Medicare Parts A and B: Coverage and Enrollment
Parts A and B are the most widely used portion of Medicare. Here’s how they work.
Now that you’re retired and looking forward to your golden years, you need to make sure you’re adequately covered for your medical expenses. For most people 65 and older, this means signing up for Medicare. Medicare is the federal health insurance program that covers senior citizens, along with:
- ALS patients
- People with permanent kidney failure
- People with certain disabilities
Medicare has four parts, but Parts A and B are the most widely used. Together, they can help lower your medical costs a great deal. There are certain things they don’t pay for, though, such as prescription drug costs and various treatments. But you can get additional coverage through Medicare Parts C and D.
Medicare Part A
Part A covers basic hospitalization insurance. When you have to be in the hospital, it pays for your room and certain treatments, though not everything. You will have certain deductibles and copayments to meet as well. In general, though, Part A pays for:
- In-patient hospital stays
- Medically necessary home care for homebound patients
- Hospice care for the terminally ill
- Stays in a skilled nursing facility following hospitalization (but not long-term care)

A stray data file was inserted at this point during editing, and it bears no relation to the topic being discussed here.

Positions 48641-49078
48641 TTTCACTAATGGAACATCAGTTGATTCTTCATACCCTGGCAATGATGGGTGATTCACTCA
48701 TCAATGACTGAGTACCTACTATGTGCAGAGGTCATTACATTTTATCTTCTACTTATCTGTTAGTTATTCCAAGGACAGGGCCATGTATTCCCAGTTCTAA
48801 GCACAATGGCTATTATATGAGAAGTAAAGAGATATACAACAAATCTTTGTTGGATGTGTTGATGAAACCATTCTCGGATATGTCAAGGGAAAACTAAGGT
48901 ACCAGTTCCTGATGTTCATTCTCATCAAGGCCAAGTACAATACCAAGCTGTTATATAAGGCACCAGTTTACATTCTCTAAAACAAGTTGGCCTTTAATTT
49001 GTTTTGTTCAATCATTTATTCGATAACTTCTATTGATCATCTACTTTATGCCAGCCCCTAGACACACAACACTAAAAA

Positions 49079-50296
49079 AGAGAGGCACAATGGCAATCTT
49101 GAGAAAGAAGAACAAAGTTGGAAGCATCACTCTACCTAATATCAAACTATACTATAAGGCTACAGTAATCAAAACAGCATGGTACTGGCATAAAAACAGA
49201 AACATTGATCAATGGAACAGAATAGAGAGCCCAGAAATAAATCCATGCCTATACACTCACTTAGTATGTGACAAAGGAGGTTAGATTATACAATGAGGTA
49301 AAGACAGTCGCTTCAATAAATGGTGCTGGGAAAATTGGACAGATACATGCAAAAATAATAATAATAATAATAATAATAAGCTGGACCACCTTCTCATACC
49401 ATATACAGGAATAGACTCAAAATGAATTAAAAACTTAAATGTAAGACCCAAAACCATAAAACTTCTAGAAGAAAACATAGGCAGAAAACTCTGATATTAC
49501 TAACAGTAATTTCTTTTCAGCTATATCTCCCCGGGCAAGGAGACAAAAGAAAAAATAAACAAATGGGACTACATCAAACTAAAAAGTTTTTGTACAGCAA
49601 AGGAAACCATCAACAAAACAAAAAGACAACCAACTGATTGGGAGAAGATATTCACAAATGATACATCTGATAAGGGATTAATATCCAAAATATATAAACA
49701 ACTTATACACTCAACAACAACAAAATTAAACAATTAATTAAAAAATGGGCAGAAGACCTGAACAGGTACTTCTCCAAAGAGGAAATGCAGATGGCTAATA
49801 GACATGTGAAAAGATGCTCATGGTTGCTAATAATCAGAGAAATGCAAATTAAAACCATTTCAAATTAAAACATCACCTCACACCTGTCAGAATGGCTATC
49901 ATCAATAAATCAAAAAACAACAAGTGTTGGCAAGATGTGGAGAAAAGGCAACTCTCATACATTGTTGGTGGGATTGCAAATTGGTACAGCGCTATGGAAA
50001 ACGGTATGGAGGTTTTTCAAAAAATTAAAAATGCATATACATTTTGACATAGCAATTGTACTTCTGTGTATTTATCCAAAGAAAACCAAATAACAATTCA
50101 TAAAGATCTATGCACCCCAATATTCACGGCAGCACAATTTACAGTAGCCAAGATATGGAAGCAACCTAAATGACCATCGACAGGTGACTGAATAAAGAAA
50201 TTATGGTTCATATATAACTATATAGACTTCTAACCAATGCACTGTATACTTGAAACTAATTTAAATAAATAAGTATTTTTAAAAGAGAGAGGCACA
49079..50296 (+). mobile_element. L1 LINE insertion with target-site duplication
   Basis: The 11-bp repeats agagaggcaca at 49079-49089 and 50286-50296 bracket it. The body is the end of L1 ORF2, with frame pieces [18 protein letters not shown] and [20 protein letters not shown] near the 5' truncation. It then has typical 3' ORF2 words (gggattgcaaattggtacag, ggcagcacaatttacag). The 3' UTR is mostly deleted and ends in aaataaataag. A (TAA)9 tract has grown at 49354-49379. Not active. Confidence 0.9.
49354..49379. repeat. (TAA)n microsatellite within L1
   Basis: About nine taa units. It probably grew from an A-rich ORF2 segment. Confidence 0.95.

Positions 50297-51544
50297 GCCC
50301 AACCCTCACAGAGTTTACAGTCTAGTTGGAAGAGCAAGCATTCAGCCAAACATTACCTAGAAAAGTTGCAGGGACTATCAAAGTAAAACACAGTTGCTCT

Most people don’t have to pay a premium for Part A. If you or your spouse paid into Social Security for at least 10 years or 40 quarters, you won’t have to either. If you do not have enough quarters and are a U.S. citizen or are in the country legally for at least five years, you can still buy it and pay a monthly premium. But it could be expensive. Depending on the circumstances, it could cost more than $400 a month.
You should sign up for Medicare about three months before your 65th birthday. Remember that while the retirement age to get full Social Security benefits has changed, the age at which Medicare starts stayed at 65.
Medicare Part B
Part B is the government’s basic health insurance program for retirees. It gives you coverage for a wide range of outpatient care. This includes:
- Doctor’s services
- X-rays and lab tests
- Flu vaccines
- Kidney dialysis
- Blood transfusions
- Outpatient surgery
- Cardiovascular screenings
- Diabetes testing and education
- Emergency room services
- Outpatient mental health care
- Mobility aids, such as canes and wheelchairs
These are the major items, but the list goes on. Part B also comes with premiums, copayments and deductibles that change from year to year. You’ll need to take these into account during financial planning.
For most people, signing up is painless. Three months before your 65th birthday, Medicare will automatically mail you a membership card. If you qualify for Medicare because of an illness or disability, though, the process will be different. Check with Social Security to find out.
Once you get the membership card, it’s yours to sign and keep. You can start using it right away. You also get a short enrollment form to fill out and send back. Make sure to do that by your enrollment deadline.